Hodgkin and Huxley acknowledged that various molecular mechanisms were consistent with their data. Thus, their 1952 papers aimed at the more modest goal of describing a series of equations that represented the movement of ions across the neural membrane. These equations could be used to determine ionic movement over time, subthreshold phenomena, changes in impedance, and several measurable properties of the action potential, including form, duration, and amplitude. The equation can be presented in several different formulations, but the standard one given by Hodgkin and Huxley (1952d) is:

I = CM dV/dt + GK n4 (V-VK) + GNa m3 h (V-VNa) + G1 (V- V1)

The total current crossing the membrane is represented by I and is the sum of four components: the capacity current (CM dV/dt), the potassium current (GK n4 (V-VK)), the sodium current (GNa m3 h (V-VNa)), and the leakage current (G1 (V- V1)). The capacitance, CM, is characterized as the ability of the membrane to hold a differential charge across the membrane. G is the maximum conductance value for the indicated ionic current. VK, VNa, and V1 are the displaced values from equilibrium for each ion, and “V” is the displacement value of the membrane (Vm) from resting (Vrest). After dividing the ionic current into two distinct phases, the rising phase controlled by sodium and the falling phase controlled mainly by potassium, each phase was measured and then described, making it possible to predict the properties of the action potential given sufficient conditions to solve the equation.

After the Nobel Prize . Although Hodgkin and Huxley never worked in the same lab after 1952, they continued to consult about their respective research interests. Hodgkin viewed Huxley as a person of “penetrating intelligence” and continued to cherish his friendship. Hodgkin acknowledged that it continued to impact him greatly, even after their scientific interests began to diverge (Hodgkin, 1992).

Subsequent to receiving the Nobel Prize in 1963, Hodgkin shifted away from strictly research toward administration, although he continued to pursue research part time until the end of his life. He continued to investigate ionic mechanisms, including research on sodium-potassium pumps, muscle fibers, and salamander rod cells. He continued to work at Plymouth on squid neurons nearly every autumn until 1970.

In 1969 Hodgkin became a university research chair at Cambridge, obtaining the John Humphrey Plummer Professorship of Biophysics. He became president of the Royal Society in 1970. In 1972 he was knighted, and he received the Order of Merit in the following year. He became master of Trinity College at Cambridge in 1978, the year Trinity first admitted women undergraduates. He held that post until 1984.

Encouraged early in his studies to work on his own, Hodgkin came to view self-directed research as essential and “perhaps the most important thing [learned] at school” (Hodgkin, 1992, p. 30). He never worked toward a PhD degree and never had a formal research supervisor (Hodgkin, 1992). Most of the equipment that he used to address his research questions he either built or borrowed (Detwiler, 1999). These facts reflect his modesty, also found in his writings.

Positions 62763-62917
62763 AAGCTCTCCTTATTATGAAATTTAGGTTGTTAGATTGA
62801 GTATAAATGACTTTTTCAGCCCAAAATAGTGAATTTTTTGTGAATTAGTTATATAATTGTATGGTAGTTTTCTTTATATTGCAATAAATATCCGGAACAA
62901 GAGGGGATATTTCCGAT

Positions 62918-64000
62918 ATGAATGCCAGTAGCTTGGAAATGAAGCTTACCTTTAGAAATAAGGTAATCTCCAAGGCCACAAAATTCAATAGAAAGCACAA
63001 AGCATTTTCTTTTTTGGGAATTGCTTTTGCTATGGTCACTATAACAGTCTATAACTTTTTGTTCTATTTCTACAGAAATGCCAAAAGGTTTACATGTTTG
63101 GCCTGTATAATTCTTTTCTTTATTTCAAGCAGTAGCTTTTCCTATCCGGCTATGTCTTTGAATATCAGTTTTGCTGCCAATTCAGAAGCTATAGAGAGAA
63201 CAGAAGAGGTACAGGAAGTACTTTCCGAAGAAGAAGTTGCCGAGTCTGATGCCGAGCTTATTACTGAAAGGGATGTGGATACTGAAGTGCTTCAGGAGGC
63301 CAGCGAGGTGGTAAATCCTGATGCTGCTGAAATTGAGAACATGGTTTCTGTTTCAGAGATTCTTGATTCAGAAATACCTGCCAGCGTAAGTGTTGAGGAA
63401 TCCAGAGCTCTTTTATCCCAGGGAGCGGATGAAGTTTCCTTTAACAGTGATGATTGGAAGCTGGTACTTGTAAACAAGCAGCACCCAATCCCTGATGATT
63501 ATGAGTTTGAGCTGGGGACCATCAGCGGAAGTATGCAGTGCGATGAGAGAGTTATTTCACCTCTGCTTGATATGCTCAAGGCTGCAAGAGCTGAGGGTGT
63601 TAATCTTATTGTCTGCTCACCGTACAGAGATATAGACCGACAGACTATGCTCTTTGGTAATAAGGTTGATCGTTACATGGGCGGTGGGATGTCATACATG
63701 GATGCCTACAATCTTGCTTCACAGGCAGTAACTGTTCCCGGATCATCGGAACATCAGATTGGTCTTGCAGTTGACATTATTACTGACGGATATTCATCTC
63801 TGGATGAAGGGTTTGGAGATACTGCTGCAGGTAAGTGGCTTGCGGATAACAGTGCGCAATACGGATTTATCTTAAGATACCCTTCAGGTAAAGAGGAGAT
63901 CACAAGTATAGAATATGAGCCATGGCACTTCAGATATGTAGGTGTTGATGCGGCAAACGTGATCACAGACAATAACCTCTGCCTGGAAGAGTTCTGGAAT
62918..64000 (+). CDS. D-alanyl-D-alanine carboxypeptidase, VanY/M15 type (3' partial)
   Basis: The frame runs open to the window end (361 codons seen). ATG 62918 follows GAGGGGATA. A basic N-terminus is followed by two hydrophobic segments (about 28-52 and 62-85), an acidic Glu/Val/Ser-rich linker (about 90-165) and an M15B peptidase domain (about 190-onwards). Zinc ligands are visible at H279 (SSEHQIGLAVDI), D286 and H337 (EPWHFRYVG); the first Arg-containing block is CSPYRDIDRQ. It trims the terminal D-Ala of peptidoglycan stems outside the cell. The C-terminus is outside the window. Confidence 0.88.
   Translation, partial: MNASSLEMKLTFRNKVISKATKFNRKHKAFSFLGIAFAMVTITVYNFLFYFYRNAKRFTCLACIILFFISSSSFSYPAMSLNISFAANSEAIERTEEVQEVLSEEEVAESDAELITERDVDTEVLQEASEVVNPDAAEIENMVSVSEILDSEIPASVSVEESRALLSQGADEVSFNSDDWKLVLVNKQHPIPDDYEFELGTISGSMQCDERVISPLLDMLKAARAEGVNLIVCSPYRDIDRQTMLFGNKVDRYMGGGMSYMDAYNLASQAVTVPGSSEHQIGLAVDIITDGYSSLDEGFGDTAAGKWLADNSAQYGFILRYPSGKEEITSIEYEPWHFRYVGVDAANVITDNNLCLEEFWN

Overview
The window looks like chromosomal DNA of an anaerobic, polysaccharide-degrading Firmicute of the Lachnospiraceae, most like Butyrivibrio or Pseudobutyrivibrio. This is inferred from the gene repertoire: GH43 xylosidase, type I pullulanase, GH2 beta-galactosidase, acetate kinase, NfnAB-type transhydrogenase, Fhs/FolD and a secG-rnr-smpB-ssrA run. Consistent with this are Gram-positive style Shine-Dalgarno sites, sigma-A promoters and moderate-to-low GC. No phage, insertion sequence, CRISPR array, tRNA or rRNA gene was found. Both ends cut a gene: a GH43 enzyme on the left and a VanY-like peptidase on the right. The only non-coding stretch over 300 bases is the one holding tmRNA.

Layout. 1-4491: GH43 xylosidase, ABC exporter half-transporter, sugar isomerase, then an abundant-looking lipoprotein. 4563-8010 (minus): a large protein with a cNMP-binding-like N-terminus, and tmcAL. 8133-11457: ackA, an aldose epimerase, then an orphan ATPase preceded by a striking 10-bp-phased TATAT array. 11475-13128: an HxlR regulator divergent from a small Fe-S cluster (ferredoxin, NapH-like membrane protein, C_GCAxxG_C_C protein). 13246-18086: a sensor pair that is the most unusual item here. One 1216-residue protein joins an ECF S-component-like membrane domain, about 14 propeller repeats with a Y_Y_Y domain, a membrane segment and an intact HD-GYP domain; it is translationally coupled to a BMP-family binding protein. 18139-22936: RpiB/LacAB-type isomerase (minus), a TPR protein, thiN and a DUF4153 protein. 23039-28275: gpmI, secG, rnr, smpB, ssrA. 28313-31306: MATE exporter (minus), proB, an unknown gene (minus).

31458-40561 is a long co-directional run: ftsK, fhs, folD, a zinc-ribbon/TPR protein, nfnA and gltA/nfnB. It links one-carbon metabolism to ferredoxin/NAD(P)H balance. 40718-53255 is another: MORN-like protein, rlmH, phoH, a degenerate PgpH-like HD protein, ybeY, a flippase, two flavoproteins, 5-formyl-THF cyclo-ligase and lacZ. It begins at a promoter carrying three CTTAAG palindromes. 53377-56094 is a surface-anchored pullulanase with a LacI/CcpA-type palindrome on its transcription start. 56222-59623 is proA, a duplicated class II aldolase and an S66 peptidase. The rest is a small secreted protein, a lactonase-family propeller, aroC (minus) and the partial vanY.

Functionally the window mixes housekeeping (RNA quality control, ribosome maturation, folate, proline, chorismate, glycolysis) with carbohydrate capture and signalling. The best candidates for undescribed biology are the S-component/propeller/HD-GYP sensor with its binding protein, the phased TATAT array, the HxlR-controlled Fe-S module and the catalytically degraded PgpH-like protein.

Upon leaving the Trinity College Master’s Lodge in 1984, Hodgkin moved with his wife Marion into the British countryside. He continued to pursue the outdoor activities he loved in his youth. He was an avid fisherman and was remembered by family and professional colleagues as a man of “quiet disposition, a good sense of humor, and lively eyes that could express a full range of emotions” (Detwiler, 1999, p. 753). In 1989 he underwent a spinal operation that left him unable to walk and with progressive medical issues. He passed away on 20 December 1998. Alan Hodgkin was survived by his wife and four children, Sarah (S.M.), Deborah (E.D.), Jonathan (J.A.), and Rachel (R.V.).



With Kenneth S. Cole. “Membrane and Protoplasm Resistance in the Squid Giant Axon.” Journal of General Physiology 22 (1939): 671–687.

With Andrew F. Huxley. “Potassium Leakage from an Active Nerve Fibre.” Journal of Physiology 106 (1947): 341–367.

———. “Currents Carried by Sodium and Potassium Ions through the Membrane of the Giant Axon of Loligo.” Journal of Physiology 116, no. 4 (1952a): 449–472.

———. “The Components of Membrane Conductance in the Giant Axon of Loligo.” Journal of Physiology116, no. 4 (1952b): 473–496.

———. “The Dual Effect of Membrane Potential on Sodium Conductance in the Giant Axon of Loligo.” Journal of Physiology116, no. 4 (1952c): 497—506.

———. “A Quantitative Description of Membrane Current and Its Application to Conduction and Excitation in Nerve.” Journal of Physiology 117, no. 4 (1952d): 500–544.

With Andrew F. Huxley and Bernard Katz. “Measurement of Current-Voltage Relations in the Membrane of the Giant Axon of Loligo.” Journal of Physiology116, no. 4 (1952): 424–448.

Chance & Design: Reminiscences of Science in Peace and War. New York: Cambridge University Press, 1992.


Curtis, Howard J., and Kenneth S. Cole. “Membrane Action Potentials from the Squid Giant Axon.” Journal of Cellular and Comparative Physiology 15 (1940): 145–157.

———. “Membrane Resting and Action Potentials from the Squid Giant Axon.” Journal of Cellular and Comparative Physiology 19 (1942): 135–144.

Detwiler, Peter B. “Retrospective: Sir Alan Hodgkin (1914–1998).” Science 284 (1999): 753.

Huxley, Andrew F. “Sir Alan Loyd Hodgkin, O.M., K.B.E. 5 February 1914–20 December 1998.” Biographical Memoirs of Fellows of the Royal Society 46 (2000): 219–241.

———. “From Overshoot to Voltage Clamp.” Trends in Neuroscience 25 (2002): 553–558.

———. “Hodgkin and the Action Potential, 1935–1952.” Journal of Physiology 538 (2002): 2. Available from http://jp.physoc.org/cgi.

Katz, Bernard. “The Effect of Electrolyte Deficiency on the Rate of Conduction in a Single Nerve Fibre.” Journal of Physiology 106 (1947): 411–417.

Lamb, Trevor. “Obituary: Alan Hodgkin (1914–98).” Nature 397 (1999): 112. Available from http://www.nature.com/nature/journal.

Overton, Ernest. “Beiträge zur allgemeinen Muskel- und Nervenphysiologie.” Pflügers Archiv: European Journal of Physiology 92 (1902): 346–386.

Piccolino, Marco. “Fifty Years of the Hodgkin-Huxley Era.” Trends in Neuroscience 25 (2002): 552–553.

Sean P. Keating

John Bickle